Life + Style
Model Barn as Holocaust Memento
In 1943, at the age of 26, Kalman Horowitz jumped from a train bound for Treblinka. He had already escaped the Warsaw Ghetto, and would spend the next few years running from Nazis and anti-Semitic Polish townspeople and hiding wherever he could—once, memorably, in a barn.
After the war and now living in New York City, he repeated his story of survival to his children and grandchildren. During the 1980s, after he retired, he had the idea to build a model barn to use as a visual guide when talking to his family or when he visited schools for Yom HaShoah. That model is now in the collections of Yad Vashem in Jerusalem.
“My father would tell these stories and it was like watching a movie,” said his son, Leo Horowitz. “My father was young at that point, when he hid in the barn, and even he told me that he doesn’t know how he did it.”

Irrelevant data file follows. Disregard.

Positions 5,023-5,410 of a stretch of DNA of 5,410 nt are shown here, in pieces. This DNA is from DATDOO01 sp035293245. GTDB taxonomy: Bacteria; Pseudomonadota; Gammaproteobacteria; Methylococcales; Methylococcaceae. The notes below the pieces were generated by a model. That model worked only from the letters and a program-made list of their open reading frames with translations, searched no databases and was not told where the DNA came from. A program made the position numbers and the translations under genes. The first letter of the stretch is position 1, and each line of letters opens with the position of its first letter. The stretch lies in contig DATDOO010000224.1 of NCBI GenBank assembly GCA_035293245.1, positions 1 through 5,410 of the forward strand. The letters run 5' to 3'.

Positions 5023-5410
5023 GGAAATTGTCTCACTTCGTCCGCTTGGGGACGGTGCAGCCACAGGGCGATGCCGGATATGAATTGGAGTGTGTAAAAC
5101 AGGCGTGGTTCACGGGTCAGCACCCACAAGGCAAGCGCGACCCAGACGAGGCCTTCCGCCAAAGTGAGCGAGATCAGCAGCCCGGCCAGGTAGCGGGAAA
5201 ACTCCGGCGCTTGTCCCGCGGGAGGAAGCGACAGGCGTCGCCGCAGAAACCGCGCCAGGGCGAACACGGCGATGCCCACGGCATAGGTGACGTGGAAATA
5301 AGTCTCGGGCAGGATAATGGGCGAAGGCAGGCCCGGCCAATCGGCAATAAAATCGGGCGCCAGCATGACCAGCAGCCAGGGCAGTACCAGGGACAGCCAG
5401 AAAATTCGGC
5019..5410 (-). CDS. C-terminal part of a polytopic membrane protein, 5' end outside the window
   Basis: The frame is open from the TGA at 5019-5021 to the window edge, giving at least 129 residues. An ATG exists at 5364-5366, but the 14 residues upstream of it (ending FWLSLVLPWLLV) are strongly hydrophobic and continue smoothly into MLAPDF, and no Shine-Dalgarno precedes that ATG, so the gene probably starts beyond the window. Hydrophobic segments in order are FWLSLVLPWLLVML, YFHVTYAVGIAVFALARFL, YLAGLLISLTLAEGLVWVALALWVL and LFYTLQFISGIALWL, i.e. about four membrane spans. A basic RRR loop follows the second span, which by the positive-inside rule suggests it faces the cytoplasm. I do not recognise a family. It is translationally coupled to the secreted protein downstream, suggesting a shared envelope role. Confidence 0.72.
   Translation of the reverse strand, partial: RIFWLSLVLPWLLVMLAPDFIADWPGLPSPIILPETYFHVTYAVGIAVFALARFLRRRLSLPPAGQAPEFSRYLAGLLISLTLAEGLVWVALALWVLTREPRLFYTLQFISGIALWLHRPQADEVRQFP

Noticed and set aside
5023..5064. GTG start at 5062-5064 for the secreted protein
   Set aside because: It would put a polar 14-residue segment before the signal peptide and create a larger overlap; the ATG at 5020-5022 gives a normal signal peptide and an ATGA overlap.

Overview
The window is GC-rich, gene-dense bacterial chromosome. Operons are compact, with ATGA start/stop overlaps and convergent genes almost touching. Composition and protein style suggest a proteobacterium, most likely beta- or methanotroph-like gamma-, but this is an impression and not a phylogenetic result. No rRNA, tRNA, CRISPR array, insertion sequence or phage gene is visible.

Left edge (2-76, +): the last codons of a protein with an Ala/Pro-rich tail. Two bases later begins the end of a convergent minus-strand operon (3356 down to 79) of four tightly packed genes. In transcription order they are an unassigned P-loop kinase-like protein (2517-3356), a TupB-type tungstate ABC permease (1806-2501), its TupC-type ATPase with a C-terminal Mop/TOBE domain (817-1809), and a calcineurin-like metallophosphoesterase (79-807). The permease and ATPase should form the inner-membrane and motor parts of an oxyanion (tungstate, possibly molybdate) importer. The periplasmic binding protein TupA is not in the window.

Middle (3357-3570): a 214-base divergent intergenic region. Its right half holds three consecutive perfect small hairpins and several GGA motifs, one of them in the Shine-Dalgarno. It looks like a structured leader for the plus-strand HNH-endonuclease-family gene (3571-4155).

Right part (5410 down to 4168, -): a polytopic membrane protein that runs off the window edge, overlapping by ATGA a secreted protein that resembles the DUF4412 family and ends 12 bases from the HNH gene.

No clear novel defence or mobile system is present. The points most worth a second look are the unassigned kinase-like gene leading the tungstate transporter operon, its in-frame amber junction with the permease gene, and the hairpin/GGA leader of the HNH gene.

Yad Vashem learned of the barn last year after Leo Horowitz sent them his book, Refuge: Surviving the Nazi Occupation of Poland–Memoirs of Kalman Horowitz. The barn was requested by the Holocaust museum and research center as part of “Gathering the Fragments,” a campaign to rescue Holocaust-related personal items. While not sure what Yad Vashem will do with his late father’s barn, Horowitz hopes it will go on display eventually.
According to Gad Schaffer, of Yad Vashem’s archives division, all of the more than 185,000 items collected will be preserved and available at Yad Vashem’s media center, and will eventually be available to view online.
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